My first NBA contract was worth close to $2 million, and right away I began to work closely with my business partner, Rudy Thomas, on how to invest that money. Before getting to the NBA became a realistic goal for me, I’d wanted to become a businessperson, although I never knew exactly what that’d look like. (Actually, the other job I envisioned having was being a math teacher; in high school, my precalculus teacher told me there’s a shortage of male African American teachers in the school system. So I wanted to be a teacher and coach—most of my coaches weren’t teachers, or if they were, they led PE classes.) Neither of my parents were businesspeople. My mother worked for the housing authority, and my father, who was born in Nigeria, worked for the city of Springfield, Illinois. But one thing they taught me was that if you want something, you have to go get it. You can’t rely on other people. That was my mother’s thing: You’ve got to have a career. You can’t just have a job.

So early on, I set up an E-Trade account and bought stock in a few companies I knew about: Nike, Apple, General Electric, those sorts of bluechips. Rudy started sending me articles about emerging tech companies, until the point that now, I read tech and business news all the time—the Wall Street Journal, Recode, Fast Company, Wired, and TechCrunch. I started investing more and more in tech—Facebook, Twitter, Tesla—until I had a pretty decent portfolio.

When I got to the Bay Area, one of the first things I did was reach out to those companies and the venture capital funds in Silicon Valley to learn and become more involved. I could have easily just let my money sit in savings, or invested in real estate, but that’s not where my passion is. Investing in startups and emerging tech stokes the same competitive urge that makes me good at my day job. 

But it’s a hard field to get into—it can feel like an old boys’ club when you’re an outsider. Even more so when you’re coming from a different field, like I was. I could definitely feel the stigma of being “just a basketball player” following me. So I decided to use that to my advantage. Yes, I’m a basketball player, but look how much more I can bring to the table because of that. Look how many people gravitate toward pro athletes. Look at the incredible platform we have to get new things—whether that’s tech or apparel or new media—in front of people. The Valley is all about disruption, so my mindset was to go into their world and do exactly that. I didn’t go into the business world as a basketball player. I went in as a businessman.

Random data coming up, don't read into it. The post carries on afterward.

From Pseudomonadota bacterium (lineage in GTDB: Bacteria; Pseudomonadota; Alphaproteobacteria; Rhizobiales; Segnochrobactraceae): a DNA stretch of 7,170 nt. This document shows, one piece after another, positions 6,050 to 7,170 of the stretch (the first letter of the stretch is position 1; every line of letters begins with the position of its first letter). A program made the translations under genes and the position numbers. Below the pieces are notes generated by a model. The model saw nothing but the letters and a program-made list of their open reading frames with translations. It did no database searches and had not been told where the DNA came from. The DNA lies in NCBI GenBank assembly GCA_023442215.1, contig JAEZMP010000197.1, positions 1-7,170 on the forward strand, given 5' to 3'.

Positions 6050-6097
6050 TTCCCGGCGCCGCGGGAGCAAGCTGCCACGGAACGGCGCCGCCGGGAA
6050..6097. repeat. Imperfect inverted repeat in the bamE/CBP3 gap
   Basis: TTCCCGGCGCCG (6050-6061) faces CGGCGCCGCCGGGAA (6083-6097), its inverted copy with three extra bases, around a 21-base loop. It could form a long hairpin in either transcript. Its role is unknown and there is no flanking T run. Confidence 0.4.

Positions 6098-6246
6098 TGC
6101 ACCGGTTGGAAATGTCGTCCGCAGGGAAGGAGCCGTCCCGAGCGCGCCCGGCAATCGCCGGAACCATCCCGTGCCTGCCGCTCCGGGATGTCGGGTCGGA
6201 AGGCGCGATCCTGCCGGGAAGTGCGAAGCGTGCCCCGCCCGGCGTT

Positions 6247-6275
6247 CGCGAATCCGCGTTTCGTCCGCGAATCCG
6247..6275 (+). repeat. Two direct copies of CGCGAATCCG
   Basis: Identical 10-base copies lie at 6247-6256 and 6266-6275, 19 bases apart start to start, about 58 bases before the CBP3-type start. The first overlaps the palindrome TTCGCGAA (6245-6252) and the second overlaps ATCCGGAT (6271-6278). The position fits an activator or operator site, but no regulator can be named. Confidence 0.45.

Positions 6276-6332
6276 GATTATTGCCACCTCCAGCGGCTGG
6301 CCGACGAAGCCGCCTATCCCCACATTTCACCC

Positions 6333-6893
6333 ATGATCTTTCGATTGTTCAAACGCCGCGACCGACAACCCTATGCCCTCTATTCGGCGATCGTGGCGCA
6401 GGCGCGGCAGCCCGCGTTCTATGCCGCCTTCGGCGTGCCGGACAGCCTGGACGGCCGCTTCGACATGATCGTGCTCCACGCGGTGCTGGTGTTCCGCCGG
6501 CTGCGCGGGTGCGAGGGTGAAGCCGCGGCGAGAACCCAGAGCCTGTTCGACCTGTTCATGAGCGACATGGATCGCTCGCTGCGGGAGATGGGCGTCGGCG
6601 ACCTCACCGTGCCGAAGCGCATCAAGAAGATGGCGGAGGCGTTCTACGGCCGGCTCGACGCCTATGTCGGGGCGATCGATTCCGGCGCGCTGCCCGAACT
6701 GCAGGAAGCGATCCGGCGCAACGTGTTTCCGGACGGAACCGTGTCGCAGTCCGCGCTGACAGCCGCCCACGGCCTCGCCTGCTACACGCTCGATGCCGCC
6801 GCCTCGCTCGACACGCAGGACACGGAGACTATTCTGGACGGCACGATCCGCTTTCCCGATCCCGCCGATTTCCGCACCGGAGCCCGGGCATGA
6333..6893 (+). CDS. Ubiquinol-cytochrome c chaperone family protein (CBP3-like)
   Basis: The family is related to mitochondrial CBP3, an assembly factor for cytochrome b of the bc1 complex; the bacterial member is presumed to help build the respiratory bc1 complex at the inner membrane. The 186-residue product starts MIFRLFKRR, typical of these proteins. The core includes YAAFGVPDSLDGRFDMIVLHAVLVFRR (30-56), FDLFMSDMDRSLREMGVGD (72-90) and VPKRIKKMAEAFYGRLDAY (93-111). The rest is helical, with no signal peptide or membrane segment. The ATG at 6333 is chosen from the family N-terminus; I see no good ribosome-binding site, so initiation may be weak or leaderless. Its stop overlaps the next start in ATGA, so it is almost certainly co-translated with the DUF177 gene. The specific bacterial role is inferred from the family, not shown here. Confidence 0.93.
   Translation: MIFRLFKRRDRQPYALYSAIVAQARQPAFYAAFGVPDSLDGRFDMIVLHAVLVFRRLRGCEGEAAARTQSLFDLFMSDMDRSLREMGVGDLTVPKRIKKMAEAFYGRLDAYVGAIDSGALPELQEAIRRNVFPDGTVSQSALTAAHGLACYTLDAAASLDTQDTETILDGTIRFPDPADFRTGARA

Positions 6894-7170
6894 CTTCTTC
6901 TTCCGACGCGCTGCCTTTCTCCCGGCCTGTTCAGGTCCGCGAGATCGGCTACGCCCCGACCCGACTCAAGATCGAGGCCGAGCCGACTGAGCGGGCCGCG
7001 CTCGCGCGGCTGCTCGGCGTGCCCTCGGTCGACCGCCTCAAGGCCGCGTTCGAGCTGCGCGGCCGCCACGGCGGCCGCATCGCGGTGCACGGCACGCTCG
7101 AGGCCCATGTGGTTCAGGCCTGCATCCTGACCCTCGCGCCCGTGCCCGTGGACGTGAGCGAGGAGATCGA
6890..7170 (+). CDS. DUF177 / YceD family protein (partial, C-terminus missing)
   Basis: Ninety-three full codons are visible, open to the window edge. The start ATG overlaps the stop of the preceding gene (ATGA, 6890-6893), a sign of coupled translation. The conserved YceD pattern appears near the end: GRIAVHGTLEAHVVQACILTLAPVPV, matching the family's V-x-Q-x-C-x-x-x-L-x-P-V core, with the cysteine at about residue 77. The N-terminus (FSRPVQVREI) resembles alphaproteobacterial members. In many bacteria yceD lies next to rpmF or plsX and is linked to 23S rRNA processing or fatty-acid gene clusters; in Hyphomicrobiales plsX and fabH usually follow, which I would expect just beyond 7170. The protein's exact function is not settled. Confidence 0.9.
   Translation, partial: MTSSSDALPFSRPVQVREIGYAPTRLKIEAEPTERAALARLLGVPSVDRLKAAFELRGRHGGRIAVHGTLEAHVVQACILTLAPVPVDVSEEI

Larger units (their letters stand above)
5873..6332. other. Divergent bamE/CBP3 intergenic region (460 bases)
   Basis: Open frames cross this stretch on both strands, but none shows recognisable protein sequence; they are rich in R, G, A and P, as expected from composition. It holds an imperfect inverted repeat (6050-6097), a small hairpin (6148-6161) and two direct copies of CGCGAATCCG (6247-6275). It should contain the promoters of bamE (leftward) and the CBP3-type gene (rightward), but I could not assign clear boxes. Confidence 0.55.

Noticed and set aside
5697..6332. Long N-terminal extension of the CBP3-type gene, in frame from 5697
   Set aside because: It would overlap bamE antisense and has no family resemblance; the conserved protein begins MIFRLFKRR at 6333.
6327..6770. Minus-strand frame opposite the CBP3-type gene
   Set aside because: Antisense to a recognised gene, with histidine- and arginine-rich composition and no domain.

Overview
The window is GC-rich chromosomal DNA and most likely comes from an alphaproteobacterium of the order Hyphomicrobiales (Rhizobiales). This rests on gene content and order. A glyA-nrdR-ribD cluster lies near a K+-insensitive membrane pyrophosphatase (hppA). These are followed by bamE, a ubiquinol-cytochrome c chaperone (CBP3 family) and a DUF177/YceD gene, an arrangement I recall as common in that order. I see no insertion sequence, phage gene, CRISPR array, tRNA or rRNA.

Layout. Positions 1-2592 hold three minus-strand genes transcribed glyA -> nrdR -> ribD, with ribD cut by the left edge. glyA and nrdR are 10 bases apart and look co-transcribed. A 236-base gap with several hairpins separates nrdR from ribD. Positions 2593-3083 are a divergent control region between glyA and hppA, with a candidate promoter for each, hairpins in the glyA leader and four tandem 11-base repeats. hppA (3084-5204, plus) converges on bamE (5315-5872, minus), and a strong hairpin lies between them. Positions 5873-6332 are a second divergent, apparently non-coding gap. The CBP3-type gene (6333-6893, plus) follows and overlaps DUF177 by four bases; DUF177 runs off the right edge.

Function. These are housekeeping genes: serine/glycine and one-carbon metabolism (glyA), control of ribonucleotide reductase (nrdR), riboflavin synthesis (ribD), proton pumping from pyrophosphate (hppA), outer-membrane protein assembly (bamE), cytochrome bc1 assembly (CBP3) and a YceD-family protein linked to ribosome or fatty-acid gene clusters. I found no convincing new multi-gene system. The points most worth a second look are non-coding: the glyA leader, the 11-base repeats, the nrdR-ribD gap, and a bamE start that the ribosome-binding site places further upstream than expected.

After I moved out West
and joined the Warriors, I was able to meet with Jeff Jordan, one of the partners at Andreessen Horowitz. Jeff was formerly the CEO of OpenTable and worked with PayPal and eBay before that. Both Jeff and I are really behind-the-scenes guys who can stay out of the spotlight. And to his credit, he didn’t see me as just another athlete. He saw that I was serious about learning the ropes and gave me a portfolio of companies to study up on. He said if I was really serious about investing, to let him know which ones stood out to me. That’s how I learned about Twice, a company Andreessen Horowitz had funded. They were selling secondhand women’s clothing and getting ready to start a men’s department as well. I’ve always appreciated fashion—I’m one of the best-dressed guys in the league—so that was a good match for me. I invested in the company and was made men’s style director. Four months later, the company was bought by eBay. That’s when I got hooked.

Since then, I’ve invested in 15 different startups, mostly in e-commerce and wearable tech, and I’m learning all the time, talking to people like Cue and Horowitz and even our team’s owner, Joe Lacob, who’s a partner at Kleiner Perkins Caufield & Byers. I try out new apps and products all the time, trying to get a feel for what they can improve on, or what problems they’re solving. I meet with the employees of the companies I invest in and ask them how things are running, how things could be more efficient. I always ask what the CEO is like, too, to make sure we share the same core values: honesty, compassion, patience. Most of the time, my initial meetings with companies aren’t about trying to get rich quick. They’re really about starting a personal relationship. 

My personality extends from basketball to business. On both fronts, I’m a perfectionist. But the way I interact with my teammates is changing. Now that I’m one of the older guys on the team, I’ve become more attuned to giving advice to teammates in a way that they’ll receive it. You can’t force-feed people. It’s not about getting on someone’s case for being two minutes late—it’s about showing them how to be a pro, leading by example. That’s the same in basketball, in business, and even at home with my kids.